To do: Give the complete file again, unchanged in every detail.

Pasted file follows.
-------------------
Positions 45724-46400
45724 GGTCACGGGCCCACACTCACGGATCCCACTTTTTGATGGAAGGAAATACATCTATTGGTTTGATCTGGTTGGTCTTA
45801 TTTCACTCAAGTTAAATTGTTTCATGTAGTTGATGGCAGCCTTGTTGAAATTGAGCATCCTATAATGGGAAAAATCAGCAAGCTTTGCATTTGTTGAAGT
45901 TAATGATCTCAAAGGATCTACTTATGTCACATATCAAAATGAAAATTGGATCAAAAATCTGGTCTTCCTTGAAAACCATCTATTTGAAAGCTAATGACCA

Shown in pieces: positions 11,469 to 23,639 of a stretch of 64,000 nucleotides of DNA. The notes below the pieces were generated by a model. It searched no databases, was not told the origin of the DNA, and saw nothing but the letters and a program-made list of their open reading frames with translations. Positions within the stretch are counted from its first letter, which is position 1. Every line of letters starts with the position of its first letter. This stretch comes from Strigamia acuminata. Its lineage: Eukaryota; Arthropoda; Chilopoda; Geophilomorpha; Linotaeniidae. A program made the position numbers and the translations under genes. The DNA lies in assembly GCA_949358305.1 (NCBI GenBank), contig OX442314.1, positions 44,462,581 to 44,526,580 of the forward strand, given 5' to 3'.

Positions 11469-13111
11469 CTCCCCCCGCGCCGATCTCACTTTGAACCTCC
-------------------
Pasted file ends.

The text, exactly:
Positions 45724-46400
45724 GGTCACGGGCCCACACTCACGGATCCCACTTTTTGATGGAAGGAAATACATCTATTGGTTTGATCTGGTTGGTCTTA
45801 TTTCACTCAAGTTAAATTGTTTCATGTAGTTGATGGCAGCCTTGTTGAAATTGAGCATCCTATAATGGGAAAAATCAGCAAGCTTTGCATTTGTTGAAGT
45901 TAATGATCTCAAAGGATCTACTTATGTCACATATCAAAATGAAAATTGGATCAAAAATCTGGTCTTCCTTGAAAACCATCTATTTGAAAGCTAATGACCA

Shown in pieces: positions 11,469 to 23,639 of a stretch of 64,000 nucleotides of DNA. The notes below the pieces were generated by a model. It searched no databases, was not told the origin of the DNA, and saw nothing but the letters and a program-made list of their open reading frames with translations. Positions within the stretch are counted from its first letter, which is position 1. Every line of letters starts with the position of its first letter. This stretch comes from Strigamia acuminata. Its lineage: Eukaryota; Arthropoda; Chilopoda; Geophilomorpha; Linotaeniidae. A program made the position numbers and the translations under genes. The DNA lies in assembly GCA_949358305.1 (NCBI GenBank), contig OX442314.1, positions 44,462,581 to 44,526,580 of the forward strand, given 5' to 3'.

Positions 11469-13111
11469 CTCCCCCCGCGCCGATCTCACTTTGAACCTCC